Nowadays, I still mix it up... But I try to stick towards the front of the room. As a more seasoned practitioner, I think I can help newbies understand a little more about the execution of the poses by standing up front. I still move around though... Sometimes second row... Some times front row... Sometimes far left... Sometimes far right... Even when I pull back-to-back doubles! I never practice in the same spot two classes in a row.

What about you? Do you claim a spot in class?

DAY 24: Yoga is Vegan Rodeo.

Author: Unknown /

By John Williams

There’s a young woman named Ari at the yoga studio where I recently began practicing in Kansas City. We’ve forged the most unlikely of friendships, at least based my expectations and experience. She’s an extremely proficient, 5’ tall, regional yoga champion. I’m a 6’2”, 53 year-old, former bull rider. She’s beautiful, Asian, and a dedicated vegan. I’m hillbilly, weathered, and a far-from-mindful eater. She develops software; I develop real estate. She’s graceful, poised and flexible; I’m clumsy, tense and tight. Ari comes to class 4 or 5 days a week, and I’m attempting the Bikram 101 Challenge. Whenever we’re in class at the same time, we practice alongside one another. She says we remind her of the elephant and the mouse.

The other night after class we were talking about bull riding and Ari said that it must be similar in many ways to yoga. I agreed that they both required balance and strength, courage and determination. Also, they both take place in pretty smelly environments. “But”, I said, “If yoga was like bull riding, when you fell out of a pose yoga would try to kill you. In fact, if yoga was like bull riding, we’d have yoga-fighters hanging around the studio so that they could distract yoga and keep yoga from killing you when you fell out of a pose. If yoga was like bull riding, occasionally you’d get stuck in a posture and yoga would drag you around the room and bash you on the walls until you got loose. Then yoga would try to kill you some more. There’s no killing in yoga!”

But Ari smiled and said, “Actually, there is killing in yoga, but it’s of a different kind. One of the goals of yoga is to bring about the death of the ego – and allow us to better see how connected we are to all things, rather than how different from one another we are.” Damn! I tried to cling to my arguments for the vast difference between yoga and bull riding. I started to argue that bulls are much stronger than yoga, but that’s not true. When you put 33 students in a yoga studio, yoga just gets stronger. If you put 33 cowboys in a chute with a bull, the bull would just give up and be like, WTF?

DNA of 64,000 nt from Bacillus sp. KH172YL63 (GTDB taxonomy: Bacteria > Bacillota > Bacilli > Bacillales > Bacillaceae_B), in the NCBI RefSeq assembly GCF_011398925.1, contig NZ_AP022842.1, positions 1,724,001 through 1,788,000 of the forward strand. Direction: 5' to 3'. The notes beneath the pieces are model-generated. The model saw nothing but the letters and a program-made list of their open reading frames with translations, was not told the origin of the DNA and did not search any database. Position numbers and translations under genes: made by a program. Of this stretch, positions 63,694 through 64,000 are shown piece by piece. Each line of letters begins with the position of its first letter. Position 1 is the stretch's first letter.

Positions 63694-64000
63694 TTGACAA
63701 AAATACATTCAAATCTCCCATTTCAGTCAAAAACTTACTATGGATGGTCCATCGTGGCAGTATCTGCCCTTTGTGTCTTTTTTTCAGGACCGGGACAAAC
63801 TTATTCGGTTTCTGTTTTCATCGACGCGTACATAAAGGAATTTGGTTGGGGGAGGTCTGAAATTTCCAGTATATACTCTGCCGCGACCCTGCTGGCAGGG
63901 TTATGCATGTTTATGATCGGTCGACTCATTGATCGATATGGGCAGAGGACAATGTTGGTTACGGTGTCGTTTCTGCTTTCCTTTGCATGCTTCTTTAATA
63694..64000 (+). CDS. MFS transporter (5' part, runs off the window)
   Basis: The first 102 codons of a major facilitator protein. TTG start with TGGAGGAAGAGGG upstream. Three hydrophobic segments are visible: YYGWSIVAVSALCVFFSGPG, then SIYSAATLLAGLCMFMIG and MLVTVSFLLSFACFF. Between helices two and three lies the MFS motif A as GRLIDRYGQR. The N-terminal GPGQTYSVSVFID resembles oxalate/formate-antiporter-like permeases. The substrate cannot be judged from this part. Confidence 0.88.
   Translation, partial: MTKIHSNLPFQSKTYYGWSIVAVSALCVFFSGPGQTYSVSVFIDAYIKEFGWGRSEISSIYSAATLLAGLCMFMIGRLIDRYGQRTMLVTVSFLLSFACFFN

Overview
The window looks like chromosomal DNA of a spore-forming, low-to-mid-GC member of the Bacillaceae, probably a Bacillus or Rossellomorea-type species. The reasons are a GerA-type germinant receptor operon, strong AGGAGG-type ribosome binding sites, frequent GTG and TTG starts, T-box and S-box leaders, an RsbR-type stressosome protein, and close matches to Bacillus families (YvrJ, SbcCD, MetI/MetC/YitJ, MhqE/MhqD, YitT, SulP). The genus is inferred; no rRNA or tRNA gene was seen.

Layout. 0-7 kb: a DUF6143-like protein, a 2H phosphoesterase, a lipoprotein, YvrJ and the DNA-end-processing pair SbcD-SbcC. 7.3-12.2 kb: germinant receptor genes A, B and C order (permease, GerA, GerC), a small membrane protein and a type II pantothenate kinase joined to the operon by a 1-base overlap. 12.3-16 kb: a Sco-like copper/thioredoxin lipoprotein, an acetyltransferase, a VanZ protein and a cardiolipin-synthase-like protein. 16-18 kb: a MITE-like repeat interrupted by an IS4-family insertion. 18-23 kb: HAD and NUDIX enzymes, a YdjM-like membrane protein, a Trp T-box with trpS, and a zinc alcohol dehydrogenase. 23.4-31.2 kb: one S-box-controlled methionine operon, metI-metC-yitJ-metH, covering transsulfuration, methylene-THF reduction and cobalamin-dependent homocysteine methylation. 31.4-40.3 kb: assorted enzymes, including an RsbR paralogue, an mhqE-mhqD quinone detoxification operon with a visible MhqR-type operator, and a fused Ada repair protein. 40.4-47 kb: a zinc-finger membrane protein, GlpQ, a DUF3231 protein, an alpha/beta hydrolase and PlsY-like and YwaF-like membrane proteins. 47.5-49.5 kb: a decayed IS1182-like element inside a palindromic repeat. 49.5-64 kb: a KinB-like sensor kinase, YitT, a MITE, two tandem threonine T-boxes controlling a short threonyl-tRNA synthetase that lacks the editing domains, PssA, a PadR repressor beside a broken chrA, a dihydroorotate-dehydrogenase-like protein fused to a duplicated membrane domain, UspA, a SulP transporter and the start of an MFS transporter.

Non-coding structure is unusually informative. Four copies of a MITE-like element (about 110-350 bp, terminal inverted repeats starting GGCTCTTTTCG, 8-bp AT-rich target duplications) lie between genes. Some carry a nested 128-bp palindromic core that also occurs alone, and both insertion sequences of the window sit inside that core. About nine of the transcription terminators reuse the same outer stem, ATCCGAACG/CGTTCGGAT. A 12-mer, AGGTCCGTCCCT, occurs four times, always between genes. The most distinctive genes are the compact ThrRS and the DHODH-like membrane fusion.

Also, there’s much less violent thrashing in yoga than in bull riding - unless you’re like me. For me, a Bikram class is pretty much a 90-minute thrash-fest. You know Edgar, the poor farmer whose body gets taken over by an alien in “Men in Black”? The guy who lurches and stumbles and flails around wherever he goes? The guy with no control whatsoever over his motor functions? That’s me in a Bikram class. So, at least for the foreseeable future, the violent thrashing is identical in yoga and bull riding.

Which leaves the actual participation of a bull as the only material difference between bull riding and yoga. I’ve always thought of bull riding as far more humane than bull fighting (just about anything is, actually), but Ari has been sharing her vegan beliefs and her thoughts about animal rights, and she does it in a way that isn’t self-righteous or judgmental. She also brings me some of the best food I’ve ever eaten in my life - and this vegan fare, along with regular attendance at the Bikram studio, seems to be making yoga easier (and if not easier, then better). This young woman, the most unlikely of friends, has become my guide as I explore yoga and the wide range of unexpected consequences and ideas that have sprung from a regular practice. She’s helping me glimpse the higher realms of yoga – unimaginable vistas that might someday be reached if I try hard enough and long enough.

I suppose it’s inevitable that she would find herself guiding a man like me. Ari’s full name is Ariadne. In Greek mythology, Ariadne was the princess that helped a man escape the darkness of a labyrinth – a labyrinth he had entered to do battle with a bull-creature. The labyrinth of the Minotaur.

Everyone is connected.

Everything is yoked.

Today is day 24.


John Williams began practicing Bikram yoga in October 2009. He lives in Kansas City and practices at Bikram Yoga Kansas City. He spends as much time as he can volunteering for Habitat in Central America. His goal is to retire in the next 10 years and work full time doing developmental aid in Africa. He has a 27-year-old daughter he adores. And he loves reading all the Bikram 101 blog entries by people from all over the world. Some days, in class, he can actually hook his foot behind his calf in Eagle. He feels, "Those are pretty good days."